# $\Delta_{2}^{1}$-hard set?

Hello everybody!

I'm interested in $\Delta_{2}^{1}$ subsets of Polish spaces, i.e. those sets that are both $\Pi_{2}^{1}$ and $\Sigma_{2}^{1}$ in the boldface hierarchy of Polish spaces.

There is a notion of "being complicated" for a subset of a Polish space. A set $A$ is less-or-equally complicated that a set $B$ iff $A\leq B$, where the preorder $\leq$ is the so-called Wadge pre-order.

Given a set of subsets $\Gamma$, $A$ is said to be $\Gamma$-complete iff $\forall B\in \Gamma. B\leq A$.

There are "simple" examples of $\Sigma_{1}^{1}$-complete sets, for instance the set of all ill-founded trees over the natural numbers.

QUESTION 1: Is there a $\Delta_{2}^{1}$-complete set? If so, can you provide references?

$\Delta_{2}^{1}$ sets can be quite complicated. For example $ZFC+V=L\vdash$"there exists a non-measurable $\Delta_{2}^{1}$ set". Of course it is also consistent that every $\Delta_{2}^{1}$ set is measurable (and indeed universally-measurable.). So I guess I'm a bit in a unstable territory.

The real problem I have is that I have a collection $\mathcal{C}\subseteq\Delta_{2}^{1}$ of sets, and I would like to prove that it is consistent with ZFC, that one $C\in \mathcal{C}$ is not universally-measurable.

My "strategy" for proving this, is (given an answer to question 1) find a $C\in \mathcal{C}$ and prove that $A\leq C$. This implies that if $C$ is universally measurable, so is $A$ (and so is every $\Delta_{2}^{1}$-set). Under $ZFC+ V=L$, this implies that $C$ is not universally measurable.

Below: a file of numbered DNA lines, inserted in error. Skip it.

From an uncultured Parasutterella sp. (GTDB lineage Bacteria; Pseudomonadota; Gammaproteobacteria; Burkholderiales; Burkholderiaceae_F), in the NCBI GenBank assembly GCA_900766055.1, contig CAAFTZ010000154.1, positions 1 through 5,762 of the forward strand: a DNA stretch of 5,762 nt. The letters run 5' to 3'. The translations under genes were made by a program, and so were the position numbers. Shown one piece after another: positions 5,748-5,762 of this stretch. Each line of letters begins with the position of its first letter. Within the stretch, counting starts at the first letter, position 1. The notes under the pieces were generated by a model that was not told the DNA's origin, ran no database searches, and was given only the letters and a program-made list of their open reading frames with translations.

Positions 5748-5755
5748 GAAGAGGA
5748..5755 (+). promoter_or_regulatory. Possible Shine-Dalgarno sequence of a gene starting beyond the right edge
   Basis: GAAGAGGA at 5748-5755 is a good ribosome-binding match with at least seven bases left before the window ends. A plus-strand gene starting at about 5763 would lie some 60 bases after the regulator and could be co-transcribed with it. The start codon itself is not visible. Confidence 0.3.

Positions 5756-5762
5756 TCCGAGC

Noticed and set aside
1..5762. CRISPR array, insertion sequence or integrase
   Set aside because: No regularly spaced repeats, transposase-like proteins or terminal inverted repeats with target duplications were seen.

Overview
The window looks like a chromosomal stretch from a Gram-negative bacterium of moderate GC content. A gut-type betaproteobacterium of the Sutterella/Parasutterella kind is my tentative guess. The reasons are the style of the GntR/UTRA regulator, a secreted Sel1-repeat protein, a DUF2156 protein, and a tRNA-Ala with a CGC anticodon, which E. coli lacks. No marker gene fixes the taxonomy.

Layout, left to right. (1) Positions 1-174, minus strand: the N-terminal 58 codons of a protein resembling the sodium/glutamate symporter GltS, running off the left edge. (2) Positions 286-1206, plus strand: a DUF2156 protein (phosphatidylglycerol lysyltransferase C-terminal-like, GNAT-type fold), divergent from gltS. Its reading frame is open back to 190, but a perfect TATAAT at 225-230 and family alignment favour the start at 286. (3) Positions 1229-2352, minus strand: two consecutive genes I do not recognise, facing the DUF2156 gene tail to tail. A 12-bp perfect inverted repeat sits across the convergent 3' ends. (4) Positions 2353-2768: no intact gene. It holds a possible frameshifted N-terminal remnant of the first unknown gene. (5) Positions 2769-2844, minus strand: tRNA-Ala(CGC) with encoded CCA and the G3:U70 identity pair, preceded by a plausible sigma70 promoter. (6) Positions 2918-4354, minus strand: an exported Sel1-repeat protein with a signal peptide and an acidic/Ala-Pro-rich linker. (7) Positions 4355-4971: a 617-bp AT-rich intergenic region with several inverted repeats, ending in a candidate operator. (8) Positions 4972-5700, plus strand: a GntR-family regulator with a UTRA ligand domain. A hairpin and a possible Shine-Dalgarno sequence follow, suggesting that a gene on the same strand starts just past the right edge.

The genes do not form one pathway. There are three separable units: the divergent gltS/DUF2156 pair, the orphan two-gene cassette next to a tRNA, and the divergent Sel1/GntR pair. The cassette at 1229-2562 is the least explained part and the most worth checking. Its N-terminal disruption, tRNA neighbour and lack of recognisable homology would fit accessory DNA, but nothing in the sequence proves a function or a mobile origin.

However this proof-technique (assuming an answer to question 1) would work only if the $\Delta_{2}^{1}$-complete set $A$ has a reasonable description (like the one I gave for the $\Sigma_{1}^{1}$-complete set above)

QUESTION 2: Do you have any other proof-method in mind to get the goal i discussed?

There can't be a $\Delta^1_2$-complete set. Suppose that $B$ is any $\Delta^1_2$ set, and let $A$ consist of the points $b$ with $f_b(b)\notin B$, where $f_b$ is the continuous function canonically indexed by $b$. Thus, the set $A$ is also $\Delta^1_2$, but it cannot be that $A=f^{-1}B$ for any continuous function $f$, since any such $f$ is $f_b$ for some $b$, and we arranged that $b\in A\iff f_b(b)\notin B$. Thus, we've diagonalized against all the continuous functions without leaving $\Delta^1_2$. The same argument works for any $\Delta$ class.
• Thank you Joel, great answer! I was thinking that something on these lines was the expected outcome. But now I wonder if it is possible nevertheless to have a sequence $A_{n}\in \Delta_{2}^{1}$, for $n\in \mathbb{N}$ such that for every $B\in\Delta_{2}^{1}$, $\exists n. B<A_{n}$. Let us call $\{A_{n}\}$ a $\Delta_{2}^{1}$-complete sequence. To to prove that $\mathcal{C}$ contains a non-measurable set i just have to prove that for every $n$ i can find a $C_{n}\in\mathcal{C}$ such that $A_{n}\leq C_{n}$. Apr 22 '11 at 12:38
• Since you using the boldface class, $\Delta^1_2$ will be closed under countable amalgamations of its members, so if there were $A_n$ like that, we could find a copy of their disjoint union in $\Delta^1_2$, and such a set would have to be complete under your assumptions. So there can be no such sequence. Apr 23 '11 at 12:48
• In general the structure of Wadge ordering for the classes closed under complement is very complicated. For example, even at the level of $\Delta^0_2$-sets the Hausdorf difference hierarchy allow increasing $\omega_1$-chains in the Wadge degrees. Jul 12 '11 at 14:27